Tag Archives: Machine Learning

BooST series I: Advantage in Smooth Functions

By Gabriel Vasconcelos and Yuri Fonseca Introduction This is the first of a series of post on the BooST (Boosting Smooth Trees). If you missed the first post introducing the model click here and if you want to see the … Continue reading

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BooST (Boosting Smooth Trees) a new Machine Learning Model for Partial Effect Estimation in Nonlinear Regressions

By Gabriel Vasconcelos and Yuri Fonseca   We are happy to introduce our new machine learning method called Boosting Smooth Trees (BooST) (full article here). This model was a joint work with professors Marcelo Medeiros and Álvaro Veiga. The BooST … Continue reading

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Tuning xgboost in R: Part II

By Gabriel Vasconcelos In this previous post I discussed some of the parameters we have to tune to estimate a boosting model using the xgboost package. In this post I will discuss the two parameters that were left out in … Continue reading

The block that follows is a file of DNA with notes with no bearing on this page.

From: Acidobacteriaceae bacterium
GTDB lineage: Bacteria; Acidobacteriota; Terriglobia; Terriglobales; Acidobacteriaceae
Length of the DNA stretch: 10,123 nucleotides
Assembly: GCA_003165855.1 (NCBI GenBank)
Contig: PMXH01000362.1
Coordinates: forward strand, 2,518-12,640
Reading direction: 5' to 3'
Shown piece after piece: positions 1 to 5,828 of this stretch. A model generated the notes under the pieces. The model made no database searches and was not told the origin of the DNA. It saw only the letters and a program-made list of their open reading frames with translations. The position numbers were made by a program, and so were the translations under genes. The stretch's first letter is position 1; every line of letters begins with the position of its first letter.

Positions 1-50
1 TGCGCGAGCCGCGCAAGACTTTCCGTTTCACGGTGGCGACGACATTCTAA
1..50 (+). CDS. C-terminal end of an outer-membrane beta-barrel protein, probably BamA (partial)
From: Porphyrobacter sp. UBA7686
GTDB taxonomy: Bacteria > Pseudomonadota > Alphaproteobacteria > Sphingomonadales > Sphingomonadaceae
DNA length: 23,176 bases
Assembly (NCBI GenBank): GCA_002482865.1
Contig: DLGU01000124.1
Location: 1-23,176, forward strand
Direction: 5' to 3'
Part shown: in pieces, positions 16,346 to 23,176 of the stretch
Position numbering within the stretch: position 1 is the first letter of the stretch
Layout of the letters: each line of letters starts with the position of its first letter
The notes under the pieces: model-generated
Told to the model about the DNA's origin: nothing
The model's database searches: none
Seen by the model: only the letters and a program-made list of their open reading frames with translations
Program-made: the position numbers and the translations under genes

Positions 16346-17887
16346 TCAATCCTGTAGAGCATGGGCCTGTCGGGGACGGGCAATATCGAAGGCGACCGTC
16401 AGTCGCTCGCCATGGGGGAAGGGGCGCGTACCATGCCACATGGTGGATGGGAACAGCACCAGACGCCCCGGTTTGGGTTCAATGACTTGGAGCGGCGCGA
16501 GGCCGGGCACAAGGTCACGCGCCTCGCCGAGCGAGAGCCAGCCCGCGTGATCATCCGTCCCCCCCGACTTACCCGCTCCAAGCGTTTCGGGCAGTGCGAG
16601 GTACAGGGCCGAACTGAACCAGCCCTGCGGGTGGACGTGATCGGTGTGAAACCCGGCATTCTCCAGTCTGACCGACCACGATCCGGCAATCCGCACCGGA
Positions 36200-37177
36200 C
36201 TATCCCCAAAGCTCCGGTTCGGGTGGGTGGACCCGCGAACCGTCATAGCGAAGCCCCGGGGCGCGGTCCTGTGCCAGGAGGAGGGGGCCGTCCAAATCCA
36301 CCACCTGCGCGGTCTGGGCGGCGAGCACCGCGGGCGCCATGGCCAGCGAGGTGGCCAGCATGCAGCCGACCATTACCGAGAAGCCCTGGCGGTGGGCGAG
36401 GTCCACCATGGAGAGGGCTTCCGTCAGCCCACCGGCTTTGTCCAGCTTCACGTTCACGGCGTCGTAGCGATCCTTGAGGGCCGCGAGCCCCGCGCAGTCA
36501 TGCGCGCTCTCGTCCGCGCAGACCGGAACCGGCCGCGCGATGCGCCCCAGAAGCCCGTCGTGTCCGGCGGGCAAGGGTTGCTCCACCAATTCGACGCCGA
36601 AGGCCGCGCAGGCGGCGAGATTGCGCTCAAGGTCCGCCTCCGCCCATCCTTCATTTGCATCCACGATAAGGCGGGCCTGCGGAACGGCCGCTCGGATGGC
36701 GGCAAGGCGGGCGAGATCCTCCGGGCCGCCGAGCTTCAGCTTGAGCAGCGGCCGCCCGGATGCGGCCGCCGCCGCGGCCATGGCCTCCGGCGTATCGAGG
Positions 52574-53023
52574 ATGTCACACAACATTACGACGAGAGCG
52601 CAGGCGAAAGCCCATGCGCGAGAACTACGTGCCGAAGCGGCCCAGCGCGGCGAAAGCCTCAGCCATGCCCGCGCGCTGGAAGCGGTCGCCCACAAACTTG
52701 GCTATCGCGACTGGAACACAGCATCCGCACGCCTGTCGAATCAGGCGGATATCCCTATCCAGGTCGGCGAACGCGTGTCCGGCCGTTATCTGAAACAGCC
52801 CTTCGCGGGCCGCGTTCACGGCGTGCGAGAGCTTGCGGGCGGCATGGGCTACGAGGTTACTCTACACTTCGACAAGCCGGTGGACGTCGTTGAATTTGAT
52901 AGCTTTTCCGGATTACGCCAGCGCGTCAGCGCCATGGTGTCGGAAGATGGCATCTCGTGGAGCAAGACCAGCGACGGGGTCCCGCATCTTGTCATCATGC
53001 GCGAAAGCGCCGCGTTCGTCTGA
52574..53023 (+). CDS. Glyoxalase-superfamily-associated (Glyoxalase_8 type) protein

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Tuning xgboost in R: Part I

By Gabriel Vasconcelos Before we begin, I would like to thank Anuj for kindly including our blog in his list of the top40 R blogs! Check out the full list at his page, FeedSpot! Introduction Tuning a Boosting algorithm for … Continue reading

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How Random Forests improve simple Regression Trees?

By Gabriel Vasconcelos Regression Trees In this post I am going to discuss some features of Regression Trees an Random Forests. Regression Trees are know to be very unstable, in other words, a small change in your data may drastically … Continue reading

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Cross-Fitting Double Machine Learning estimator

By Gabriel Vasconcelos Motivation In a late post I talked about inference after model selection showing that a simple double selection procedure is enough to solve the problem. In this post I’m going to talk about a generalization of the … Continue reading

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Bagging, the perfect solution for model instability

By Gabriel Vasconcelos Motivation The name bagging comes from boostrap aggregating. It is a machine learning technique proposed by Breiman (1996) to increase stability in potentially unstable estimators. For example, suppose you want to run a regression with a few … Continue reading

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